The recent availability of high-throughput next generation sequencing (NGS) provides an opportunity to explore new methods for MRD detection and monitoring. Similar to the conventional molecular techniques, the first NGS studies were based on Ig/TCR gene rearrangements amplification by multiple sets of oligonucleotides. The difference is that amplicons are sequenced by NGS instead of Sanger sequencing, thus giving the opportunity to identify dominant clones, as well as minor clones. Follow up samples are then studied with the same amplification and sequencing approach without the need of performing a patient, clone–specific RQ-PCR assay. To calculate the absolute number of rearranged molecules, it is necessary to add specific reference sequences.[29-32] NGS based methods are potentially more accurate and sensitive than RQ-PCR based technology and can increase the accuracy of MRD analysis for clinical purposes, but some aspects remain to be specifically addressed. These refer to quantity and type of diagnostic material, internal controls, primer design and combination for multiplex reactions, background definition, maximal and reproducible sensitivity determination, sequence quality parameters, error correction and bioinformatics data analysis. A European Consortium, named EuroClonality-NGS Consortium, has been recently created to address all these aspects in a scientifically independent way. The consortium consists of laboratories already experienced in designing and testing assays for Ig/TCR rearrangements detection and their evaluation within clinical trials.[33]


Clinical and Therapeutic Implications of MRD Analysis

Since MRD analysis is adopted to refine the individual prognostic profile (Table 1), it is expected that a significant proportion of SR patients, without any known traditional risk factor, will be found MRD positive (MRDpos) at convenient, prefixed MRD study time-points. These patients, still harboring many ALL cells in remission marrows, usually more than 10-4 and up to 10-2, will experience disease relapse in an usually short lapse of time, despite continuation of intensive therapy (Figure 1). This is the case where MRD analysis can explain why up to 40% of clinically SR patients do eventually relapse. Because persistent MRD reflects chemo-resistance, there is little point in continuing the same therapy, given the increasing risk of recurrence over time. On the contrary there are patients with HR ALL, who exhibit prompt and complete MRD response, a finding that in all MRD-based trials is associated with a high probability of cure. Therefore, an allo-SCT may be therapeutically redundant in MRD negative (MRDneg) patients while it must be seriously considered in MRDpos ones, in order to overcome the poor outlook associated with the persistence and rise of residual disease. Terms such as molecular CR (molCR) and molecular failure (molFail) were coined to distinguish these opposite conditions.[5] In essence the MRD analysis refines our ability to recognize which patients can be rather safely excluded from allo-SCT, because obtaining a satisfactory cure rate with chemotherapy only and without the risk of SCT-related mortality. Instead, MRDpos patients would partially benefit from an allo-SCT. Against this background, we review the evidence gathered by prospective, MRD-based clinical trials in adult Ph- ALL.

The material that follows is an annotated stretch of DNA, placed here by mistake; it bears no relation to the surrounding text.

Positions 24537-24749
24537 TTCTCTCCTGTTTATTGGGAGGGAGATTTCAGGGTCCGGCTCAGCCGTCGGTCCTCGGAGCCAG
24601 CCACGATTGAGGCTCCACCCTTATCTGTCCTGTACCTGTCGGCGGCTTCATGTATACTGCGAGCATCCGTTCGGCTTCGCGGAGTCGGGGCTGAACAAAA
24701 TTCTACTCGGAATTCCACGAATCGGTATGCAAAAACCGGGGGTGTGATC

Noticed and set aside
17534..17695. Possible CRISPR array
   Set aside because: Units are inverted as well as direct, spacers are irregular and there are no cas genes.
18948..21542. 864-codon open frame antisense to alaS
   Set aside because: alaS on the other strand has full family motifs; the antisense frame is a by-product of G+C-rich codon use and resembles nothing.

Clinical Application of MRD Study in Ph- Adult ALL: Prospective Clinical Trials

The published data concern 580 patients from GMALL trials,[5] 136 patients from a NILG trial,[4,34] and 161 patients from a PETHEMA trial,[35] for a total of 877 adult patients with Ph- ALL valuable for MRD response to induction/consolidation therapy and eligible to an MRD-driven treatment strategy with regard to the final decision between allo-SCT or standard chemotherapy in CR1. Notably, these patients are a variable proportion of all patients in each study, the reasons for exclusion from the MRD study being reported in the appropriate reference and ranging from lack of suitable MRD markers to early treatment failure, etc. While GMALL and NILG trials adopted the molecular MRD analysis, the PETHEMA trial adopted the MFC analysis. In addition, in a GRAALL trial the molecular MRD response was prospectively assessed in a further 423 patients, although this information was not used to allocate them to different treatments.[36] Nevertheless selected results from this study will be reviewed because highly relevant to this discussion. The main results from the trials quoted are shown in Table 3. As shown, the GMALL, NILG and PETHEMA studies had a different design about patient selection, methods and timing of MRD analysis, and therapeutic decisions based on MRD analysis results. In particular an MRD- based treatment was planned for SR subsets only in the GMALL trial, all risk subsets except t(4;11) positive ALL in the NILG trial, and HR subsets only in the PETHEMA trial. Apart from that and the different treatment protocols, MRD was confirmed in all studies as the most significant risk factor for relapse, with a significantly better outcome for MRDneg patients, over the MRDpos group, regardless of allo-SCT being performed or not. Interestingly, the GRAALL study confirmed an interaction between MRD and oncogene expression, the risk of relapse being the highest for MRDpos patients with KMT2A positivity or IKZF1-deleted B-ALL, or with NOTCH1/FBW7WT and/or N/K-RAS-mutated and/or PTEN-altered T-ALL.[36] Again, a subset analysis of the NILG trial restricted to patients with CD20+ B-ALL demonstrated that patients with this poor-risk ALL subset have an excellent outcome even without allo-SCT when MRD negativity is achieved.[37]